Tutorial 8 – The Super Function The functions developed until now accomplish the task of assembling the structure stiffness matrix of a plane frame and assembling the load vector. The interface to such a function is given below: Interface: [P]=pf(xy. x=inv(ssm)*P. conn. bc = boundary condition matrix. After this function is called. [nmemlds dummy]=size(memloads).lm. Scilab Tutorial Tutorial 8 – The Super Function | 14 .conn. mprop.bc. memloads. bc. conn = connectivity matrix. The next task is to write a single function that calls these functions in the right sequence and solves the stiffness equation for the nodal displacements.ndof). jtloads.bc).1). assembling the load vector and solving the stiffness equation to obtain the nodal displacements.jtloads. x=zeros(ndof.1). Output Parameters: ssm = structure stiffness matrix. end x=zeros(ndof.x.P]=pf(xy. This is the super function that performs the complete task of assembling the structure stiffness matrix.mprop. P). endfunction All the input data must be gathered before calling this function. function [ssm. P=zeros(ndof. lm. for iload=1:nmemlds [P]=pf_assemloadvec_ml(iload.conn. [lm ndof]=pf_calclm(nodes. the nodal displacements are known and the task that remains is to extract the member end forces from the calculated nodal displacements.mprop.memloads) [nodes dummy]=size(xy). mprop = member property matrix. ssm=pf_ssm(xy.1). P=pf_assemloadvec_jl(lm. xy. conn. jtloads. and memloads = member load matrix. P). jtloads = joint load matrix. x = nodal displacements and P = load vector. memloads) Input Parameters: xy = coordinates matrix.

xy = coordinates matrix.bin. function [f] = pf_memendforces(imem.Tutorial 9 – Extracting Member End Forces Once the nodal displacements are available. if idof ~= 0 then u(i) = x(idof).mprop. // Initialize member end displacements dof = pf_getdof(imem.1). // Local stiffness matrix u = zeros(6.xy. lm = location matrix.lm.A. // Displacements in local axes f = zeros(6.memloads) -->f2=pf_memendforces(2. f = k * uu. conn = connectivity matrix. xy. lm. The output of the Scilab functions is compared with the results from the book: Scilab Tutorial Tutorial 9 – Extracting Member End Forces | 15 .bin is located in your working directory. end end endfunction This function has to be called once for each member and the results stored. memloads) Input Parameters: imem = number of member for which member end forces are to be calculated. the member end forces are transformed from global to local axes. conn.3).conn.conn. // Length and direction cosines r=pf_calcrot(cx. The interface to the function that computes the member end forces in local axes for a member with number imem is given below: Interface: [P]=pf_memendforces(imem. [L cx cy]=pf_calclen(imem. // Copy global displacement into u end end uu=r*u.3).xy. This function computes the end forces for member number 'imem' in local axes.x.dummy] = size(memloads). x.L). and x = nodal displacement vector. // Property ID for member imem E=mprop(iprop.1) == imem f = f + memloads(i. conn. I=mprop(iprop. -->lm=pf_calclm(nodes.P]=pf(xy.bc). x) iprop=conn(imem.bin') Ensure that pf.cy). Output Parameters: f = member end force vector of size 6x1. conn.mprop. mprop. mprop = member property matrix.memlodas) Data for the problem shown has been stored in a file called pf.xy. To express the member end forces in local axes. -->[k. // Get DOF numbers for the ends of member for i = 1:6 idof = dof(i).x.1). This information is available in the location matrix and can easily be obtained. This can be done at the Scilab command prompt.I.1). for i = 1:nmemloads if memloads(i.2:$)'. lm).conn. // Member end forces in local axes [nmemloads.conn). and you can load it with the command: -->load('pf.mprop.bc. calculating the member end forces in global axes is possible if we know the displacements pertaining to the nodes of the member concerned. A=mprop(iprop.lm.2). // Rotation matrix k = pf_stiff(E.memloads) -->[nodes dummy]=size(xy).jtloads. lm. xy.x. -->f1=pf_memendforces(1. mprop.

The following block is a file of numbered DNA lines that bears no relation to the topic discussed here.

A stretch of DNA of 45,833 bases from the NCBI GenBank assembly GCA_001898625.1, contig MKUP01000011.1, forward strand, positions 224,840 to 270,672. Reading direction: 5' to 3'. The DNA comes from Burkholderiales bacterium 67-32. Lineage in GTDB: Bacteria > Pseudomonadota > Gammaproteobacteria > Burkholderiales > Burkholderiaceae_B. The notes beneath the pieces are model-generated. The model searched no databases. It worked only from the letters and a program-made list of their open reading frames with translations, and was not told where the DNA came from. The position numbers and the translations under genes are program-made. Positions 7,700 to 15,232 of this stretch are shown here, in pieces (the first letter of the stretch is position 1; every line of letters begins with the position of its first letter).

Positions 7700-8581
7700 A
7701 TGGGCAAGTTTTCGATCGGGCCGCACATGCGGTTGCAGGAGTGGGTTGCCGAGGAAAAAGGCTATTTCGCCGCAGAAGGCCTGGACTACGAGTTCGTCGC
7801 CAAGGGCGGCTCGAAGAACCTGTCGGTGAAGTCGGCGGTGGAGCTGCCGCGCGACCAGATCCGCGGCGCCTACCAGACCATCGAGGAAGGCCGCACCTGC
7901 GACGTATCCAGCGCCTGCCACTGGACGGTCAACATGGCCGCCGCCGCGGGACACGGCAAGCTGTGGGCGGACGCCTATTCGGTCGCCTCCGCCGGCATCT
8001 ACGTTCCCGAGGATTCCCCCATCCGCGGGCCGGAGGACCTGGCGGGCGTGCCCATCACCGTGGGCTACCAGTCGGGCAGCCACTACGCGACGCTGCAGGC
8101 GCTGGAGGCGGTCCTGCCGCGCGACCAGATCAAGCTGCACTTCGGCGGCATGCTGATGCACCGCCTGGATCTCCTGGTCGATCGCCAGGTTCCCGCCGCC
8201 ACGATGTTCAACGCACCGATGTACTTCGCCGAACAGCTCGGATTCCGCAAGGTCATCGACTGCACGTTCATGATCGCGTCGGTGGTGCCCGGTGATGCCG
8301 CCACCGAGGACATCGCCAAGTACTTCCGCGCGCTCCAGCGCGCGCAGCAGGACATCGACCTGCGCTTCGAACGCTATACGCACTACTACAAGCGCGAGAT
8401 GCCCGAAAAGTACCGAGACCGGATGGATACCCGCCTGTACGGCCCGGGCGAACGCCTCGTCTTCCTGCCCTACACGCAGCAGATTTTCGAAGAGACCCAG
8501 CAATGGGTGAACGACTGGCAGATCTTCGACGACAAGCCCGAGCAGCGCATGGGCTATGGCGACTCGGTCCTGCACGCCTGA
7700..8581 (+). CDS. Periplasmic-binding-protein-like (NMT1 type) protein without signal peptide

260769 13. 300) which you can try.14 -4.0202608 Book -0.9 -889.533279 -889.001797 Mz2 -322. Scilab Tutorial Tutorial 9 – Extracting Member End Forces | 16 .86 20.02026 Fy1 13.1 from Hall & Kabaila (Hall & Kabaila.0017976 Fy2 10.53 rz Book -0.6 -677.72592 20.Displacements Node 1 ux Scilab -0.26 28.0993600 Mz1 436.53 Scilab -0.73 Scilab -0.09936 Fx2 -20.862175 -322.bin containing the input data to Example 15.52488 There is another data file hall.260769 10. You could try working backwards from the input data and determine its geometry in case you can't get hold of the book.5332787 -677.137825 436.13496 -40.72592 -4.72 20.1 uy Book -0.86504 28.26 -40.5 Member End Forces Member Fx1 1 2 Scilab Book Scilab Book 20.64755 -20. p.

London.. Basic Concepts of Structural Analysis.P. 2ed. J. 1977... Pacific Grove.M. 1986. Matrix Analysis of Structures.. and Kabaila. CBS Publishers and Distributors. 2. Weaver Jr. Kassimali. New Delhi. A. A. Scilab Tutorial References | 17 .. Pitman Publishing.References 1. 3. and Gere. Brooks/Cole Publishing Company. Matrix Analysis of Framed Structures. W. Hall. 1999. A.